By Sahil Patel
Can a linear TV show be considered an original online series (and vice versa) elsewhere? Sure. Just ask Netflix, which has acquired first-run rights to offer “Mako Mermaids,” a spin-off of the successful Australian kids TV franchise “H20: Just Add Water,” in all of the territories the streaming service is available in.
Produced by Jonathan M. Shiff Productions in association with Screen Australia, Network Ten, ZDF Enterprises, and Screen Queensland, “Mako Mermaids” begins where “H20: Just Add Water” left off. The series follows three teenage mermaids as they attempt to prevent a 16-year-old boy from becoming a merman. Netflix says “H20” is a favorite among Netflix members (and their kids) in the US, Canada, UK, Ireland, and the Nordics.
The deal was brokered by ZDF Enterprises, which is in charge of international distribution for the series.
At first glance, this looks like one of Netflix’s usual exclusive licensing deals for a successful TV franchise. Except, Netflix will make “Mako Mermaids” available to all members on July 26, the same day it premieres on TV in Australia. The deal covers exclusive streaming rights for the first two seasons, which will consist of 26 episodes in total (the first 13 will show up on July 26, the other 13 in September).
So as long as we’re not talking about the Australian market (which Netflix doesn’t have a presence in), then this can be basically qualified as semi-original property for the streaming service.
Admittedly, this is a bit of language-gymnastics. But it points to something that online video and TV producers may be more mindful of going forward — that just because they are producing content for a certain platform, it doesn’t mean the content is only intended for that platform.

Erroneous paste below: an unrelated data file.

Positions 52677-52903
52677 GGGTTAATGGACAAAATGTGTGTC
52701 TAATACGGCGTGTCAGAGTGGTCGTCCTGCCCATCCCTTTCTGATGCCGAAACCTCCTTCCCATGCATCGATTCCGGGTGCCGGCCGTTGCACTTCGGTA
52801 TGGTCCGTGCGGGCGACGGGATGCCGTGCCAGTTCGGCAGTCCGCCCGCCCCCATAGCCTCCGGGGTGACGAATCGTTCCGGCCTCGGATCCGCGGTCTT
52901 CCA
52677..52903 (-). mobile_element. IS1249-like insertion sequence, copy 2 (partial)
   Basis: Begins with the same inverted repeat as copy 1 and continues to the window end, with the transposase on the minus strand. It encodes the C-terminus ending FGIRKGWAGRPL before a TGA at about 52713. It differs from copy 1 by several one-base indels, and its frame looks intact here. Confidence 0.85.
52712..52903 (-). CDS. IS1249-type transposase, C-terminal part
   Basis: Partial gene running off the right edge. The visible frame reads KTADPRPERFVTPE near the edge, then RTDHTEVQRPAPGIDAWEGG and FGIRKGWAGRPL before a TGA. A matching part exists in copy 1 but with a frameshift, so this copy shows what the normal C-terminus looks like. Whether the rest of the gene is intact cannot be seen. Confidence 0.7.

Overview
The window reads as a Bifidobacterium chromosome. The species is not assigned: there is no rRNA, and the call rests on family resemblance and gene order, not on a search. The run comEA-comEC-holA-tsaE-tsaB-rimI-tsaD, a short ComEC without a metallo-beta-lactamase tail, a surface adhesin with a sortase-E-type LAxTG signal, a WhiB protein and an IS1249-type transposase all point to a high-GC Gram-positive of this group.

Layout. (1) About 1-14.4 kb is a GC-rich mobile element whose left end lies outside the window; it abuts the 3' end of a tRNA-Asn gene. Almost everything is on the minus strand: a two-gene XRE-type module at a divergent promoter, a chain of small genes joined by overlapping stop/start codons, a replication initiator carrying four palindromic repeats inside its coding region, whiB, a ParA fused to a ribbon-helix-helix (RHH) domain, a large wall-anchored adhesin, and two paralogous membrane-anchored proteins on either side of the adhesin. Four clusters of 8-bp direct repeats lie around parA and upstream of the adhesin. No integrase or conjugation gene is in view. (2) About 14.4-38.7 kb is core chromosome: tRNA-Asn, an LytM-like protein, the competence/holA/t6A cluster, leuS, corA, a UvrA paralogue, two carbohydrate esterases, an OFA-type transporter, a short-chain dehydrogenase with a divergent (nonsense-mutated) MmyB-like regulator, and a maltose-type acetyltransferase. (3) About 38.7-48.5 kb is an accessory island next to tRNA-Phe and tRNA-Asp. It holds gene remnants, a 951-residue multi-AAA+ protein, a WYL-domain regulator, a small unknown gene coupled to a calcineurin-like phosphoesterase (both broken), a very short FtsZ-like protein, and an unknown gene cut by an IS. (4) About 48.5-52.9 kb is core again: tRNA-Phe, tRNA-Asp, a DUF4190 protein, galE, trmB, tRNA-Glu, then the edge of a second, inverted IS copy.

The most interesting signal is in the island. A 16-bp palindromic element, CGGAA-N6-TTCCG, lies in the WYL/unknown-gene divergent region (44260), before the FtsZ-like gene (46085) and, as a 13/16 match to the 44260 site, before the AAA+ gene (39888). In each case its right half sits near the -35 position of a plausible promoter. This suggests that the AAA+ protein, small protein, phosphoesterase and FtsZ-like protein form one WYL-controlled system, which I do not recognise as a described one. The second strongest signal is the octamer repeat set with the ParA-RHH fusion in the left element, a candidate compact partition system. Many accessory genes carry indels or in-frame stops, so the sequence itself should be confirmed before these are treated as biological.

We’ve already seen how producers like Vuguru package and distribute their original programming, as well as how web series like “Burning Love” are recut to air on TV. Or how “Halo 4: Forward Unto Dawn” is available as a multi-part series on Machinima but a full-length movie on Netflix. Same goes for the first season of “Video Game High School” (and with the second season spanning 120 minutes, it might get the same treatment when it arrives on Netflix).
There will always be content that is siloed into being a “web series” or a “TV show.” And to be fair, Netflix wants us to consider its original slate to be TV, just available via a streaming platform. But when we start talking about what people like to refer to as “premium programming,” then it becomes a different discussion.
There is a lot of talk about the walls of video consumption breaking down as viewers become increasingly screen-agnostic. You can start to make the same case for how the industry approaches and defines traditional production and distribution models.